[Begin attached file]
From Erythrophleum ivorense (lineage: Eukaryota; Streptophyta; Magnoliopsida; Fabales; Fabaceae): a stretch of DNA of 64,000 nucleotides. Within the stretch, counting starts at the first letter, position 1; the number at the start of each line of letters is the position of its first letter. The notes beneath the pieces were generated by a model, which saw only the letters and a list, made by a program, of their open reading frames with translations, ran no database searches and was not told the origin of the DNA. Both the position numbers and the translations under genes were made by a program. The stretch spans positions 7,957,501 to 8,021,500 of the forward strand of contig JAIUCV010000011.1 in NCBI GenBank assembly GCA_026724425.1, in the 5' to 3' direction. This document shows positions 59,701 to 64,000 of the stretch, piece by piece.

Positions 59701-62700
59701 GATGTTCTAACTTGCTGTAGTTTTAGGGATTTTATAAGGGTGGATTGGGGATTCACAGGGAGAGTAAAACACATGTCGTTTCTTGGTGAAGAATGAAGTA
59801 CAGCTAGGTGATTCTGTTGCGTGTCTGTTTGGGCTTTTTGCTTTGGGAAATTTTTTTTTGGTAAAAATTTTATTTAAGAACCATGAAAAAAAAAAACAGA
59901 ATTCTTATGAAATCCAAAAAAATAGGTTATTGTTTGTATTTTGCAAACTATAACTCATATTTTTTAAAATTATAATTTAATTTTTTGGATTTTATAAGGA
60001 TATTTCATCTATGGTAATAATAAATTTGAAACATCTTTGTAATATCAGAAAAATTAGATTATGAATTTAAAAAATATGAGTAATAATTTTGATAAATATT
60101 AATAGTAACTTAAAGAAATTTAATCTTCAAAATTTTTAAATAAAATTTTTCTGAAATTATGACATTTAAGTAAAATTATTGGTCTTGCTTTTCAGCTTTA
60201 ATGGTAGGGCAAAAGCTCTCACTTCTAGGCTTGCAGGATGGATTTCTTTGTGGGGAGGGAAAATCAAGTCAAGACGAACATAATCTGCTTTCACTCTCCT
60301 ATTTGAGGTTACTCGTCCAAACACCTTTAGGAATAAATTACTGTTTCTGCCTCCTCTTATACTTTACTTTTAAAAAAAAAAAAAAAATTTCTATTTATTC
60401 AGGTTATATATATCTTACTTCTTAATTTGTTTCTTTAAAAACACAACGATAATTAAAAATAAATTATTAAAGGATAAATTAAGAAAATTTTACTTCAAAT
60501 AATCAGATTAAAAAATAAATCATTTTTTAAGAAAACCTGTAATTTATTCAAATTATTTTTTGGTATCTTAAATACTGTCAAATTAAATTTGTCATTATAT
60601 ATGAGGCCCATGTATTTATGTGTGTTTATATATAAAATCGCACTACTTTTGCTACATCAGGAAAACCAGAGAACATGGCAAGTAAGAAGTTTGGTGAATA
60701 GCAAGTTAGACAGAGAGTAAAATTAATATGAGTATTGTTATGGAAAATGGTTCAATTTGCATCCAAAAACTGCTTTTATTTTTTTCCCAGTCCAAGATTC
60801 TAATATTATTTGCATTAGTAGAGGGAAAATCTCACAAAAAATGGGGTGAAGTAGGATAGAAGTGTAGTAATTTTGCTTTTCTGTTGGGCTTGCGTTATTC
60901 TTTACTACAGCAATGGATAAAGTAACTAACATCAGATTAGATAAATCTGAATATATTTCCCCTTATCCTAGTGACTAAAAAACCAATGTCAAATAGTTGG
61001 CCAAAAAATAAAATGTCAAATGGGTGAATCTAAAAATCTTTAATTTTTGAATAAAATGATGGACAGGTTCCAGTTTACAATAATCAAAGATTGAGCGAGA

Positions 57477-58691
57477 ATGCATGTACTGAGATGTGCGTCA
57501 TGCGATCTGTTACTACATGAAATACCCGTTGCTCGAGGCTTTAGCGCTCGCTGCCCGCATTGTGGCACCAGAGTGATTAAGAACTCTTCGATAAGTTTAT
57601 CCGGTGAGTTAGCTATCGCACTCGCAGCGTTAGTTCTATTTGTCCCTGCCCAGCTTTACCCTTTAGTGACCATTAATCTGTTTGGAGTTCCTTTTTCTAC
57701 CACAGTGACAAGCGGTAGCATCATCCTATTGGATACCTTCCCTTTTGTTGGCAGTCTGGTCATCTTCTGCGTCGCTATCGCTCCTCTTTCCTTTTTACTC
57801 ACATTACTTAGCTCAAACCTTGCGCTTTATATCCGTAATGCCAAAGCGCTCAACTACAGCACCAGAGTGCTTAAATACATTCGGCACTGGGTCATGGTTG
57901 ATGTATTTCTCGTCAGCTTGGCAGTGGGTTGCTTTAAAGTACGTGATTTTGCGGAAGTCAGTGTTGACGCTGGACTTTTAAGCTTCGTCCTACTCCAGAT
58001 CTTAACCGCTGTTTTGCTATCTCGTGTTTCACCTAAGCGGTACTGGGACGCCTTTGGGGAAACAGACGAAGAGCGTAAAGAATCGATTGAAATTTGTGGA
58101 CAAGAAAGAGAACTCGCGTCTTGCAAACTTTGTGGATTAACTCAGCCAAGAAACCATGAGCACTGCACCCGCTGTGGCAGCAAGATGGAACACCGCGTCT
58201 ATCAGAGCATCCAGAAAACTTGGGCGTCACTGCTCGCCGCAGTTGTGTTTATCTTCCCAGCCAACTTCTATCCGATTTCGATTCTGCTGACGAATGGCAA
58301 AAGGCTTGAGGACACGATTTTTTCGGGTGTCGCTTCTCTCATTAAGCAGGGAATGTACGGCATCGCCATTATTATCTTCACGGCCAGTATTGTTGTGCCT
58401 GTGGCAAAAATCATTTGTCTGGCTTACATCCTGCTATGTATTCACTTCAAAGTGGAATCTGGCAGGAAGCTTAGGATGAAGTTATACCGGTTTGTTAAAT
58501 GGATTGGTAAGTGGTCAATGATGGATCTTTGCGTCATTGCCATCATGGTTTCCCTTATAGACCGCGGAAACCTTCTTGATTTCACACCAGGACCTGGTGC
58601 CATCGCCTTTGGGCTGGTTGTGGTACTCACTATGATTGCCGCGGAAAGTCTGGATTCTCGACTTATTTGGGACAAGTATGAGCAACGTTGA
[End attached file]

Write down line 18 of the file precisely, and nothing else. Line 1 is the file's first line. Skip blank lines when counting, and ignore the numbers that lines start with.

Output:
57477 ATGCATGTACTGAGATGTGCGTCA